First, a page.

The income tax personal allowance freezes mean an average earner will pay more than £500 more in income tax a year by 2027-28. Wages are still lower in real terms this year than they were in 2010. It is a widely held view on our side that those who have made extra profits because of the war should make an extra contribution to the public purse. The Government seem to accept the principle of that, but of course we would want to go further and probably wider.
The consequence of the downturn is the spectre of future unemployment. We are told that the present labour market is very tight and the Chancellor has set aside money to explore the reasons why unemployment remains tenaciously high. He is not the first Chancellor to have wanted to look at that and find a resolution. Like productivity, it is an intractable problem, and I make no criticism of the Government for wanting to re-examine the issue.
The Office for Budgetary Responsibility tells us to expect a further 500,000 people being jobless, with unemployment rising from 3.5% to 4.9% in autumn 2024. That seems counter-intuitive to the facts as we understand them today. I will put in a word for the north-east of England, as others have done. It speaks volumes that given all the pressure—and having been in government I understand it—that will have been brought to bear to get a resolution on the devolution deals in time for the autumn statement, the best that the Chief Secretary could do is tell us that the drawing together of the north-east devolution deal is subject to discussions between the local authorities. This is a very under-powered northern powerhouse, so much so that it can get the trains only as far as Manchester.
I welcome the Chancellor’s retaining of the triple lock on pensions. The parallel announcement for working age benefits is also welcome. Although it would come instinctively to a Labour Government, I understand the real discussion of different points of view that will have gone on in the Conservative Government. It will be no help to them if I say that I agree with the decision they have reached. Where people have other sources of income, as with universal credit, they will be caught by the non-indexation of the income tax threshold.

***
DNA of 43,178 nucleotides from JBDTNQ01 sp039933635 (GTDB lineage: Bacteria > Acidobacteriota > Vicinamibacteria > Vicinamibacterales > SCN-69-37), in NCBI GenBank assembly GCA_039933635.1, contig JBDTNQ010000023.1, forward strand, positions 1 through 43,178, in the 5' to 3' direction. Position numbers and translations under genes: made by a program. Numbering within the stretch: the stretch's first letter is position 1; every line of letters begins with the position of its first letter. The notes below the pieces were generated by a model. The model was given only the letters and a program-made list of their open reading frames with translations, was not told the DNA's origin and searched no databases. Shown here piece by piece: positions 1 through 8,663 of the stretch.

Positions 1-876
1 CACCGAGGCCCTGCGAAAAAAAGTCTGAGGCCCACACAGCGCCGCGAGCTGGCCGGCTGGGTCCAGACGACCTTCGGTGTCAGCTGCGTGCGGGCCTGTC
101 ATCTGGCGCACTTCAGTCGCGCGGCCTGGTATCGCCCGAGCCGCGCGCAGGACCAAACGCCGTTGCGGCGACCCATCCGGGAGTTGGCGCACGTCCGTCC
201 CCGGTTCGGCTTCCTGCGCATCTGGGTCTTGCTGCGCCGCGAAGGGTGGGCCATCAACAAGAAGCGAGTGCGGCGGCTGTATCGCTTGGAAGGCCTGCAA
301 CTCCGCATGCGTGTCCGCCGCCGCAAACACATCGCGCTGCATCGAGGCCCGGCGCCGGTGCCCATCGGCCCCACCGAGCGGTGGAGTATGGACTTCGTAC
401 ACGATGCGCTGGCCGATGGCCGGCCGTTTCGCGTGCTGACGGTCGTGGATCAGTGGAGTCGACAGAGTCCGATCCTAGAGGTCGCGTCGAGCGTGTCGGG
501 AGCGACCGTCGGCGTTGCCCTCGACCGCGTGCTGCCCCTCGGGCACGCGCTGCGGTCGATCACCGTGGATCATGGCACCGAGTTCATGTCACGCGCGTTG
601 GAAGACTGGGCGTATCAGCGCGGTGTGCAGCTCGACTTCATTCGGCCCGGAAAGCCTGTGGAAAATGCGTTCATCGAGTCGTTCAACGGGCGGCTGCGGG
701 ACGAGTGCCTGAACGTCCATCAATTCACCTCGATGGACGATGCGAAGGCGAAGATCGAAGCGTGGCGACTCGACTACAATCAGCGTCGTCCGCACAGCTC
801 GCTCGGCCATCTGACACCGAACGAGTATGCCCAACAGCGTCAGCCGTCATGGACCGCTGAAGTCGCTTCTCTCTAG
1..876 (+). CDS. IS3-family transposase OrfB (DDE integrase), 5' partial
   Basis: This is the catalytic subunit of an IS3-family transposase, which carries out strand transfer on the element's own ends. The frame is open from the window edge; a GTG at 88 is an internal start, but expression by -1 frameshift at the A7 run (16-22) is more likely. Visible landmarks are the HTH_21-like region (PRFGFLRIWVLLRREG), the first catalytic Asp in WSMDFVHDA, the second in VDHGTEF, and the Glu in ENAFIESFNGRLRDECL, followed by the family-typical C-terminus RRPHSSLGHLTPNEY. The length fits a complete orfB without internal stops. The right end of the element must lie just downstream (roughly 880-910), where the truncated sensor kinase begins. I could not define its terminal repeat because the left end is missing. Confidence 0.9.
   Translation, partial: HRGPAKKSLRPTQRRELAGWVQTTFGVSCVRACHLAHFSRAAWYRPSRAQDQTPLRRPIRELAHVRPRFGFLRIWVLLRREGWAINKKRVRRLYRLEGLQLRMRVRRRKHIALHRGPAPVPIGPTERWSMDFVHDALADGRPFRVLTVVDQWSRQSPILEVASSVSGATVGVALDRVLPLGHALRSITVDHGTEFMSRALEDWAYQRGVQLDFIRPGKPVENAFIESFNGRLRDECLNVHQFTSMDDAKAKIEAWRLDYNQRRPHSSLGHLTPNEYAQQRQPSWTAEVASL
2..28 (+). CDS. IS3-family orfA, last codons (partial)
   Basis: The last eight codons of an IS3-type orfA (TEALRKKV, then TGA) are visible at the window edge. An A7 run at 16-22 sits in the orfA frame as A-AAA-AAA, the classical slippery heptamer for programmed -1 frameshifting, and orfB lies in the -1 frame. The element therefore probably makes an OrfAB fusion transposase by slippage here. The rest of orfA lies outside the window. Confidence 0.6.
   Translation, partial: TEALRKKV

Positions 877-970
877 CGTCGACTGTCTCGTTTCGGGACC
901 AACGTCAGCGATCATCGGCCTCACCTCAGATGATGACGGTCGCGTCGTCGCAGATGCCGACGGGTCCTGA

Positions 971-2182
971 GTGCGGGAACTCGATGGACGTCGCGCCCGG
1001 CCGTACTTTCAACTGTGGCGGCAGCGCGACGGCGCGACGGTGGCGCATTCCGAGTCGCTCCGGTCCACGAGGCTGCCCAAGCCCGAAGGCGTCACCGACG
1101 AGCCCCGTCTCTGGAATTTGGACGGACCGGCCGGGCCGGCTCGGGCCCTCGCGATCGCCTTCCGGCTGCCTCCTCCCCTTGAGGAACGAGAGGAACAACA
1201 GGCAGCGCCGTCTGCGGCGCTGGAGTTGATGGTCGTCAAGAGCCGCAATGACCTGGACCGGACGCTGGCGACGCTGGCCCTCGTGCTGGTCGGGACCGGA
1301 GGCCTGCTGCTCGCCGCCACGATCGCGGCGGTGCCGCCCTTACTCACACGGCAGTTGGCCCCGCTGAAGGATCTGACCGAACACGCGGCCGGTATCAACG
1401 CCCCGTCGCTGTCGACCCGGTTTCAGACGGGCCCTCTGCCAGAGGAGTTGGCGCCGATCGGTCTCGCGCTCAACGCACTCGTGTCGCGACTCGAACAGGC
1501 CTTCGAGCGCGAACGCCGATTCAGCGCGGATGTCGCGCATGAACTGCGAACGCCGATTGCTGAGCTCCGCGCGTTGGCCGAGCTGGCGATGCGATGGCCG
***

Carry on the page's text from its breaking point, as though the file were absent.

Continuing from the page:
The Chancellor did not mention students, but one in 10 students is using food banks. That, at least, is the figure in Newcastle upon Tyne, where both universities’ student unions are operating their own food banks. With inflation, maintenance loans barely cover rent, and there is little left for food, transport and books. Let us assume that the graduates prosper, do well and eventually end up earning over £50,271, their marginal tax rate will be the 40% higher rate, plus the 12% national insurance plus the 9% graduate repayments. If they are hoping to afford a mortgage, they are being very optimistic.
Hanging over all of this, as I have mentioned, is the spectre of rising unemployment. When adjusted for inflation, incomes are going to fall by 7.1% over the two years from 2021-22 to 2022-23, taking incomes back to where they were in 2013. The OBR has said that real household disposable income per person will drop by 4.3% in 2022-23, and—this is a prediction, not a statement of fact—that will be followed by what is predicted to be the second largest fall in 2023-24, at 2.8%. This is a very grim prospect, indeed.
I am not quarrelling with the broad response the Government have chosen, but my quarrel is with the distributed effect. I think it would have been possible to take more from those who, corporately and individually, have more to give, and to have been a lot more restrained in what we are putting on the shoulders of our fellow citizens.